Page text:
2020 Spanish Moto3 Results—Saturday Q2

1 Tatsuki Suzuki Hon 1:45.465
2 Andrea Migno KTM + 0.195
3 John McPhee Hon + 0.307
4 Raul Fernandez Hon + 0.501
5 Celestino Vietti KTM + 0.611
6 Jeremy Alcoba Hon + 0.626
7 Albert Arenas KTM + 0.696
8 Romano Fenati Huq + 0.773
9 Gabriel Rodrigo Hon + 0.800
10 Tony Arbolino Hon + 0.877


No one has been able to stop Eric Granado (Avintia Esponsorama Racing) so far at Jerez and the Brazilian was unbeatable in E-Pole, too. Granado set a 1:48.620 on his only flying lap to beat Lukas Tulovic (Tech3 E-Racing) by 0.191, with Dominique Aegerter (Dynavolt Intact GP) 0.256 off E-Pole in third.

2020 Spanish MotoGP MotoE pole
Granado did the business in MotoE qualifying.

2020 Spanish MotoE Results—Saturday Q2

1 Eric Granado Ene 1:48.620
2 Lukas Tulovic Ene +0.191
3 Dominique Aegerter Ene +0.256
4 Matteo Ferrari Ene +0.325
5 Alejandro Medina Ene +0.376
6 Xavier Simeon Ene +0.450
7 Alex De Angelis Ene +0.511
8 Jordi Torres Ene +0.673
9 Niki Tuuli Ene +0.752
10 Mattia Casadei Ene +0.754

2020 Spanish MotoGP Saturday News

Rins’ title hopes already hanging by a thread

The first race has yet to get underway and one of the title favorites was already contemplating what could have been. Alex Rins was chasing a place on the front row in the final minute of Q2 when he lost the front at the fearsomely fast turn eleven.

2020 Spanish MotoGP Results Rins Saturday
2020 has already gone pearshaped for Alex Rins.

“I tried to recover but couldn’t so I entered the gravel trap at high speed and decided to drop the bike to avoid arriving at the barriers,” he explained. Problem was the Spaniard was traveling at close to 100mph when he dismounted. An ugly roll through the gravel followed, with one somersault dislocating his right shoulder and fracturing the top of his humerus bone. After being sedated at the track, the 24-year old’s injuries were confirmed at the Jerez hospital.

While retaining the hope of competing on Sunday, the chances of Rins being anywhere near full fitness for any of the first five races are slim.

A tale of two yellows

Yellow flags were the talk of the day on Saturday. Firstly because Marc Marquez avoided a grid-place penalty after clearly holding up Rins in FP3. The reigning champ had slowed when navigating a way through turns four and five, much to Rins’ annoyance.

2020 Spanish MotoGP Results Marquez Saturday
Marquez was given the benefit of the doubt.

But the reigning champ was pardoned on account of yellow flags being shown at turn two due to Iker Lecuona’s fall. “There was a double yellow flag on turn two and was some marshals and some rider in the middle. So I slowed down. For that reason I didn’t look behind because I didn’t expect that somebody was pushing on that situation.”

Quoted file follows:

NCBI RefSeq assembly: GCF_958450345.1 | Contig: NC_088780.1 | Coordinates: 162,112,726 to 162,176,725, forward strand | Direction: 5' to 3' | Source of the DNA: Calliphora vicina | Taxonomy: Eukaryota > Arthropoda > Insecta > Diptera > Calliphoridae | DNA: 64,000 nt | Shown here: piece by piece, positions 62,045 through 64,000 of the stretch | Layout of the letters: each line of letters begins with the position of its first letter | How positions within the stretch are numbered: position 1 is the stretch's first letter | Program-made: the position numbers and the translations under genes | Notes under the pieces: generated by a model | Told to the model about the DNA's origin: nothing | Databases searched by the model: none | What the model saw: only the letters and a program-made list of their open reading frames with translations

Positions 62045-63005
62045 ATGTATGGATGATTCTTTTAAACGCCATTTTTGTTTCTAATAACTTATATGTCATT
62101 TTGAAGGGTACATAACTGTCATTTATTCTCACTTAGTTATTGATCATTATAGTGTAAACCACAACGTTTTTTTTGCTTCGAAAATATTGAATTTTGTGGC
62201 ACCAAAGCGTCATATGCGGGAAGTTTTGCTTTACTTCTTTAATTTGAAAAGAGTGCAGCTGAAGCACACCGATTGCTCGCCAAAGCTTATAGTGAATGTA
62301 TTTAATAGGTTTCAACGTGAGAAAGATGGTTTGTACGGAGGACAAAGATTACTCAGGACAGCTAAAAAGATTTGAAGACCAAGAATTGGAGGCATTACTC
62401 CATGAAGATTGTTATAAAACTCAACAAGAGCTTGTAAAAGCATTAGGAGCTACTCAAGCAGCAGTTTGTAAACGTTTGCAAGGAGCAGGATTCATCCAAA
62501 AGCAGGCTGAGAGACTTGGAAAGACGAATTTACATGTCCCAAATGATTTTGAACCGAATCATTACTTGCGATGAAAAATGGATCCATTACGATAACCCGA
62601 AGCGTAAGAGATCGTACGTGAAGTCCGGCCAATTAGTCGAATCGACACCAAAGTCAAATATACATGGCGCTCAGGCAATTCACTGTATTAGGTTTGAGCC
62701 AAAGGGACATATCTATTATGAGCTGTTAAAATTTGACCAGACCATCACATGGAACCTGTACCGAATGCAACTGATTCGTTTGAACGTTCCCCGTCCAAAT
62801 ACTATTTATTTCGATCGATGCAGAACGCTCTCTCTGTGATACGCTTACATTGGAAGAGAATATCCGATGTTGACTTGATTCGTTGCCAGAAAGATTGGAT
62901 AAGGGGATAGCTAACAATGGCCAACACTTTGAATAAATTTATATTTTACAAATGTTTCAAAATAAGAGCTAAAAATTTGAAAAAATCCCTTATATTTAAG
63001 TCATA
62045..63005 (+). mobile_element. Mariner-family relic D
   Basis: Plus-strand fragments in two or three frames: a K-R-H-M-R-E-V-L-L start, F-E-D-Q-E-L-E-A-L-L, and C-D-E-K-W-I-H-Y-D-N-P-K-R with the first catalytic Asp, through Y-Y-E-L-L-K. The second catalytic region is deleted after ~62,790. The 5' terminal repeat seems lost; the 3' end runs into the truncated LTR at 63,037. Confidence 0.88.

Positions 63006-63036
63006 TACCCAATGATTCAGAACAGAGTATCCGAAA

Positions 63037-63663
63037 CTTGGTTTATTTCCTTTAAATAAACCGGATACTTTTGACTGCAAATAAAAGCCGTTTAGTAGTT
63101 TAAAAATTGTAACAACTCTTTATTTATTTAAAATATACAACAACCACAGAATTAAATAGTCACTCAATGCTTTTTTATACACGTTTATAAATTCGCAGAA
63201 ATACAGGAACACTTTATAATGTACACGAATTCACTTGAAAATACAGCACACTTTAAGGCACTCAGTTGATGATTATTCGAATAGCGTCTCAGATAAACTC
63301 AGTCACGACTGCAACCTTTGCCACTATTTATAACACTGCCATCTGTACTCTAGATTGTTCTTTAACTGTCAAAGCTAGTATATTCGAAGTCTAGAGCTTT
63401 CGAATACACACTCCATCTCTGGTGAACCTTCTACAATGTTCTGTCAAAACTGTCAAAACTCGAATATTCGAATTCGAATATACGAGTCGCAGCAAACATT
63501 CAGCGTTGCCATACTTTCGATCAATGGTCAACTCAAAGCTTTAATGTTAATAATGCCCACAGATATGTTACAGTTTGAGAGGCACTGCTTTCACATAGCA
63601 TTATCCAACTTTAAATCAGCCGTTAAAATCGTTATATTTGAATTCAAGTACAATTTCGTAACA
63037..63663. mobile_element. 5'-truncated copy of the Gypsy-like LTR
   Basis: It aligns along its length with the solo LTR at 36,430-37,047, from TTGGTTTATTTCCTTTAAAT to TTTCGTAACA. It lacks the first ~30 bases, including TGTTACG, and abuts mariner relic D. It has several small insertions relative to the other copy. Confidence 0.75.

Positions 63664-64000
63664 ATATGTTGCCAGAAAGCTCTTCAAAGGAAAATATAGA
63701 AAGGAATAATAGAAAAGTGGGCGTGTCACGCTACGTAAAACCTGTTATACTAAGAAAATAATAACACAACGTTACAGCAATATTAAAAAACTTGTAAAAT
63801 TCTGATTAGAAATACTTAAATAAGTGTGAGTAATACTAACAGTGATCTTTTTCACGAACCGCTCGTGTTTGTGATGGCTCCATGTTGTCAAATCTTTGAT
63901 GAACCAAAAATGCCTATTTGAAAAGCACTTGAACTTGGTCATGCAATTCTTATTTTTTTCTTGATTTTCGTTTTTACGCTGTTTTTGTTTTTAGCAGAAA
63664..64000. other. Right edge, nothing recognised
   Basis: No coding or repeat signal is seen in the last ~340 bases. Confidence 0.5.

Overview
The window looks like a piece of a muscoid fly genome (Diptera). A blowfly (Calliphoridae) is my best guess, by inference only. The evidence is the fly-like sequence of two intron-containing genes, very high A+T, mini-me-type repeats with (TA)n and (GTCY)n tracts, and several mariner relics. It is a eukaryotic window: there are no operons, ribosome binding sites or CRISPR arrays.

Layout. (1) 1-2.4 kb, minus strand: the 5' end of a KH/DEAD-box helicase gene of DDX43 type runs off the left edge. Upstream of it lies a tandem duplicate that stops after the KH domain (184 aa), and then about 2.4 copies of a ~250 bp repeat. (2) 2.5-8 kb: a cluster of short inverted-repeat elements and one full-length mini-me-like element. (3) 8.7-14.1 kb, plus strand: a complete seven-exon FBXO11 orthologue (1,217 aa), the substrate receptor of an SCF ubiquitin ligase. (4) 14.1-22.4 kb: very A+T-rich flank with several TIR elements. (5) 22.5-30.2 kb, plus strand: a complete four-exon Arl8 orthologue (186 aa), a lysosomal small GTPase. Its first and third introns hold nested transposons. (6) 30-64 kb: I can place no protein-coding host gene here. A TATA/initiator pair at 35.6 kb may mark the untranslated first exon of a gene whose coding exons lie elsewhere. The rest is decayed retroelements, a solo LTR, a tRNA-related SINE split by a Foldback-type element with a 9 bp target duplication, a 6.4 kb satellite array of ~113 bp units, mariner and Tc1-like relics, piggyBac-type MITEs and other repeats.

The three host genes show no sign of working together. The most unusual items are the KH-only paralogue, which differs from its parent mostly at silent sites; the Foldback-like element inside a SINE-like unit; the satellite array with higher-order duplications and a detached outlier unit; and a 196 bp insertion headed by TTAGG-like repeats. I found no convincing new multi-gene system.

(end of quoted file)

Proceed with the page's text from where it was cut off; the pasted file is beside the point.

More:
Then there was the small matter of Quartararo’s pole lap, set in the final moments. The Frenchman broke the outright circuit record despite Jack Miller and Rins lying in the gravel as he rounded turn eleven. “When you see a yellow flag you don’t go as fast as normal. I was not really at a hundred percent on the limit in this corner but my lap was really good.”

The lack of action from the FIM stewards didn’t impress Aprilia’s Bradley Smith. “I do not agree with the fact that there were riders improving their lap time on the last lap, especially with waved yellow flags and two riders down at turn eleven, two bikes inside the gravel (trap) and maybe up to five or six marshals there. That’s dangerous! I have question marks over who actually deserves to be on pole position today.”

Rossi’s woes explained

As Quartararo and Maverick Viñales lit up qualifying, there was continued consternation for fellow Yamaha man Valentino Rossi. Despite improvements overnight improvements that allowed him to qualify eleventh, the 41-year old’s race pace was lousy as he finished FP4 17th.

2020 Spanish MotoGP Results Rossi Saturday
Rossi was far from happy on Saturday.

There was an admission on Friday that “we are always in trouble with the temperature of the rear tire and the grip of the rear tire.” So on Saturday Piero Taramasso, Michelin’s head of two-wheel motorsport, had opined Rossi’s issues aboard the M1 stemmed from his body position on the bike. “He leans off the bike less than the other riders. For this reason he stresses the edge of the tire more and tire temperature rises.”

But Rossi offered a rebuke on Saturday evening. His issues could be explained, he said, by the ever softening constructions of Michelins tires. “If you look at the images I am a lot out of the bike because we worked a lot under this point of view and with the Bridgestone tires we were also more out of the bike than now. So now with the Michelin you cannot stay too much outside. But (Andrea) Dovizioso is another rider that is completely on the bike, but he doesn’t finish the tires.